Take a look at the above graph, it shows the average different types an attacker can learn. The lines represents a 95% confidence that the mean falls within this zone.  What does this mean? Well there is a looooooot of overlap. I guarantee that by next generation, many of the attacking types’ ranks will change, maybe even drastically. Dragon could fall to 3rd place while Fairy could jump to the upper third. Why is there a lot of uncertainty in the data? Primary, it’s because, after we weeded out all the legendaries and the not-fully-evolved Pokémon, we are left with less-than-robust numbers that lead to shaky data points. Bug and Water have probably the statistically strongest data points due to Water’s vast numbers and the almost consistent number of moves each Bug Pokémon can learn. Fairy is just all over the place as there’s hardly any of them and we see a big range of Fairies learning a few moves or a lot of moves.

70 BP was such a brutal cutoff for a lot of different types. If I had pushed it to 65 BP we would have seen a huge boost in type diversity with Bubblebeam, Knock Off, Fire/Ice/Electric Fang, and Psybeam. But if I had pushed it up to 75 BP then we would’ve lost U-turn, Steel Wing, Sucker Punch, Shadow Claw, and Night Slash. I’m pretty darn sure Flying Pokémon would be dead last in move diversity without Steel Wing and U-turn. Dark and Ghost Pokémon would also tumble downwards in their diversity. Without the Steel move support, Ground moves would be by far the second most learned type. Looking at the data, I still think I did right with that 70 BP cutoff but whose to say? This is, after all, just my point of view and not the tried and true method of measuring a Pokémon’s diversity.

This research took a long time for me to do but I liked it. Just a fun project on the side for me to do without any major stress or deadlines to it. I tried my best to ensure its accuracy but if you have found mistakes in my data let me know and I’ll fix them! I won’t be offended at all.

Future

I can’t imagine myself doing a project like this in a long while but thankfully, this data will be continuously useful to me as I’m still writing my Single Type Run articles. When I’m focusing on a particular type, like Fire for instance, I can go to my data, look at the Fire type, and understand which Pokémon have the best move diversity and which Pokémon you might avoid.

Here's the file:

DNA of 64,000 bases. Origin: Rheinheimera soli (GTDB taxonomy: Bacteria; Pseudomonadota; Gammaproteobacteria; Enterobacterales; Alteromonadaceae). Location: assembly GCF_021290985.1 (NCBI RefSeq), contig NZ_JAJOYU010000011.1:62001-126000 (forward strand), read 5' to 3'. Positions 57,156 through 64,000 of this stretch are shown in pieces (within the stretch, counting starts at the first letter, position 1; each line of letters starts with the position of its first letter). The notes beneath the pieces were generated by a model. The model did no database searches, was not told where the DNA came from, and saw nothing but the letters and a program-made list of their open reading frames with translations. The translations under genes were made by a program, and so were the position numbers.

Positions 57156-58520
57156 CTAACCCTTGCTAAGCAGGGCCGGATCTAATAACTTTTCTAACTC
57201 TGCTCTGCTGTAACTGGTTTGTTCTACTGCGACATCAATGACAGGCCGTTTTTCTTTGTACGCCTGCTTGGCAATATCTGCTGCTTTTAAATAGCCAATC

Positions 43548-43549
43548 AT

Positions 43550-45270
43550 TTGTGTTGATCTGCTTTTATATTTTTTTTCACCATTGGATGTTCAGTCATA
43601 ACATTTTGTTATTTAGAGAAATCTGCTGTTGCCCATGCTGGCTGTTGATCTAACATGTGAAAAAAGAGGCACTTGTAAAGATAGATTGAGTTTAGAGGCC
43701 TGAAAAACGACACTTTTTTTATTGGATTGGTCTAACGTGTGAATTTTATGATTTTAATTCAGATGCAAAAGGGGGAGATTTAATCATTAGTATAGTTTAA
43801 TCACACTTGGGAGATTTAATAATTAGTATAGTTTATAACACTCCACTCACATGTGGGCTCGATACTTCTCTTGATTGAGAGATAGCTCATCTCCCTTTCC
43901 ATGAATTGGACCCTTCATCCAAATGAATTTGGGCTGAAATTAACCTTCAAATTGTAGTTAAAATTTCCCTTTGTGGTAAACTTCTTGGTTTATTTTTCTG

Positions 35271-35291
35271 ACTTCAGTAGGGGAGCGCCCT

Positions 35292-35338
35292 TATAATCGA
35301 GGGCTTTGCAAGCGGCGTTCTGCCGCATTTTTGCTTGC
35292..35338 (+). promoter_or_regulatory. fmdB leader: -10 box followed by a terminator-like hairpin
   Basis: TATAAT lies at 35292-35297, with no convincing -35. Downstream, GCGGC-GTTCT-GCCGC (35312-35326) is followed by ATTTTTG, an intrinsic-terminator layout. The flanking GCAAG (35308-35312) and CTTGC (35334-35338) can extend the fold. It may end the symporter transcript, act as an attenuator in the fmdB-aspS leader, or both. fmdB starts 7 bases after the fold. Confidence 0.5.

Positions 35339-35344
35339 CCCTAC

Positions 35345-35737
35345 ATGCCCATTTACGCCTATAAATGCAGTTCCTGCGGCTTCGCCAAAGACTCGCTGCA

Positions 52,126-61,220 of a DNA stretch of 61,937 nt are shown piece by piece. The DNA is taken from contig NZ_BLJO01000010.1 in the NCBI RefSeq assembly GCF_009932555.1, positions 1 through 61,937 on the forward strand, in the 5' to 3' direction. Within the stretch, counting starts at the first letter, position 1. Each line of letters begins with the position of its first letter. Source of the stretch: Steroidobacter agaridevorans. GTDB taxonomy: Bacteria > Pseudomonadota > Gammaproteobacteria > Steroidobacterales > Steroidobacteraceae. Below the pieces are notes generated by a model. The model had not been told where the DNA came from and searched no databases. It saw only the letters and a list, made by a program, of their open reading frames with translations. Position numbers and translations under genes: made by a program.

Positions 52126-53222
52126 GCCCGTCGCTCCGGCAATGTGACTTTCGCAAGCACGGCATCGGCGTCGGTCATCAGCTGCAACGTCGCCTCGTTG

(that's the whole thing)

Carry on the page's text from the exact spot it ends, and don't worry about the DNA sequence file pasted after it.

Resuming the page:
I hope you enjoyed this article and I look forward to hearing about my mistakes!

Best Single Type Runs for Pokemon Diamond, Pearl, and Platinum

As I am writing and submitting this blog post, Pokémon Go is releasing Sinnoh Pokémon onto the streets. Now, I love the different generations for one reason or another but Generation 4 seems to have a special place in my heart as that was when I got back into Pokémon after a long hiatus. In particular, Pokémon Platinum ranks as one of my favorite Pokémon games as they took Diamond and Pearl and improved everything about those games making a stellar classic.

But we’re here to determine which types are the best for a Single Type (or Monotype) Run which is a run where you only catch and train one type of Pokémon. And unfortunately, the Sinnoh games are hit or miss. Although more Pokémon are introduced, Diamond and Pearl only have 150 Pokémon available so you get some pretty average runs. Platinum thankfully adds 60 more Pokémon to Sinnoh which makes a lot of types doable or splendid.

I’ve written previous articles on Single Type Run so check those out. But for those who are unfamiliar here are the rules.

  1. Only Pokémon of a certain type may be caught and trained.
  2. You must catch the first Pokémon available of that type if your starter does not match that type (you’ll then have to disregard that starter).
  3. You may train a Pokémon that evolves to said type as long as you do it ASAP.
  4. No trading allowed
  5. Only Pokémon caught before Elite Four are counted.

Without further ado, let’s take a look! A list of full team combinations can be found below as well.

 

The Best Types

Starting with the top tier I’d say the Water, Poison, Normal, Psychic, and Fighting types are types you should go for due to their commonality, early availability and type coverage. This is the first time in the series where Poison can defend itself against Psychic attacks thanks to Drapion and Stuntank and when you have Roserade, Toxicroak, Crobat, and Tentacruel backing you up you’re in for a good time. Fighting types meanwhile have a near consistent occurrence-rate as you have Chimchar as your starter and then later you got Medicham, Toxicroak, and, of course, Lucario. Water is splendid as usual but this run is unique as you got Empoleon who is incredibly rare and amazing.

Meanwhile, Platinum improves these types further and make Steel, Ground and Flying types entertaining. Steel already has neutral coverage in Diamond and Pearl but I think it becomes actually fun in Platinum as you can catch a Steelix and train a Magnezone. Oh, but Flying and Ground? Perfection. Thanks tooooo Gliscor! Gliscor’s amazing type combo improves both of those types and come-on, it’s Gliscor, they’re the best.

 

The Worst Types